"I would not frame this $10,000 degree challenge as a cost-efficiency measure for higher education," said Dom Chavez, director of the Texas Higher Education Coordination Board. "It's a cost-efficiency measure for students and parents."
Chavez added that as online learning gains traction and competency-based assessments get students out of the classroom more quickly, officials may begin to bend the cost curve in higher education. But he acknowledged that "we may never get there."
Hurley also questioned the quality and marketplace credibility of such a comparatively cheap degree. He pointed to the public perception that a high-quality education is a financial investment, and expressed concerns that potential employers might look at a $10,000 degree as a second-rate education.
"I think that the universities would really have to go out of their way and their graduates would really have to go out of their way to clearly communicate to the employer community that the quality of the degree" is not compromised, Hurley said, adding that employers recognize that "you get what you pay for."
But some argue that a college degree is no longer worth as much as it once was. A May 2012 study from the Pew Research Center showed that 57 percent of Americans say colleges fail to provide students with good value for money spent, and 75 percent say college is too expensive for most Americans to afford. Another recent study that surveyed traditional college students across the country found that after four full years of college, 36 percent of students showed little to no increase in critical-thinking skills.
While the Pew study also pointed out that, despite cost concerns, graduates do see a payoff--adults with degrees believe they earn $20,000 a year more because of it, and 86 percent say their schooling has been a good investment--Thomas Lindsay, director of the Texas Public Policy Foundation's Center for Higher Education, emphasized that a degree does not go as far in today's job market.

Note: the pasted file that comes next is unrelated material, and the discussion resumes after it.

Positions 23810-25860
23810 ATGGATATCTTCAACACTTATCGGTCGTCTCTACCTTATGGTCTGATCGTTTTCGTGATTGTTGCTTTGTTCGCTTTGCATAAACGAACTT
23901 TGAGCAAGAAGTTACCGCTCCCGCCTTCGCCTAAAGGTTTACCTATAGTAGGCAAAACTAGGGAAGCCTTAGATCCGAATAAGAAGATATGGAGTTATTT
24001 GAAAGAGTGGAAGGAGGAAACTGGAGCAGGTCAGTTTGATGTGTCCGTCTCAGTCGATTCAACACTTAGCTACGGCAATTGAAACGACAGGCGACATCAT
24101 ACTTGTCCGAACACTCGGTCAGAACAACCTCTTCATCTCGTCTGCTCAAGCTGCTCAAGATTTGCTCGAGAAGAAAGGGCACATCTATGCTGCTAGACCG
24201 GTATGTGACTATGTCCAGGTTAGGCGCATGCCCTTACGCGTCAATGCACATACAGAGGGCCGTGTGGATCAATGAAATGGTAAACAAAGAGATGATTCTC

"I think the market has decided, and parents and students have decided, that a college degree is for the most part overvalued," Lindsay said. "What we're getting both in terms of job skills and learning, what you're giving us isn't worth more than $10,000."
The approach that could gain the most traction is one geared toward graduating students with degrees that meet specific needs in the regional labor market. Texas A&M University (San Antonio), for instance, this fall began offering a bachelor's degree in information technology with an emphasis on information security for just $10,026. Students who achieve this degree will graduate into the San Antonio region's booming military and homeland-security industry.
Such degrees are "highly aligned with regional state workforce needs," Chavez said, adding that education officials try to identify key components of the regional market and tailor their programs toward employers' needs. This way, students who graduate from these programs are more likely to get a local job in a field relevant to their degree.
But if universities do not implement significant cost-efficiency measures, these types of programs may not be sustainable in the long run, according to the College Board's Jennifer Ma. Despite a push by several states' governors--including Perry and Florida Gov. Rick Scott--to freeze in-state tuition rates, if state appropriations for education decrease, universities must hike costs to cover the budget gap.
Instead, experts say, states should focus on getting more students to complete their degrees in a timely fashion. Perry has proposed an appropriations process called outcomes-based funding, which ties 10 percent of an institution's state funding for undergraduate education to the number of degrees it awards. Currently, less than 30 percent of students at four-year Texas institutions graduate in four years.
As for the $10,000 degree initiative, the push "has spurred continued innovation, I would say, more in terms of program delivery ... rather than how can we simply cut costs at every corner," Hurley said, adding that after seeing Texas's success, other states may begin looking at new ways to offer students a college education. "From that perspective, I think that time will tell, but [Perry's] call could spur some new ways of delivering college degrees and credentials."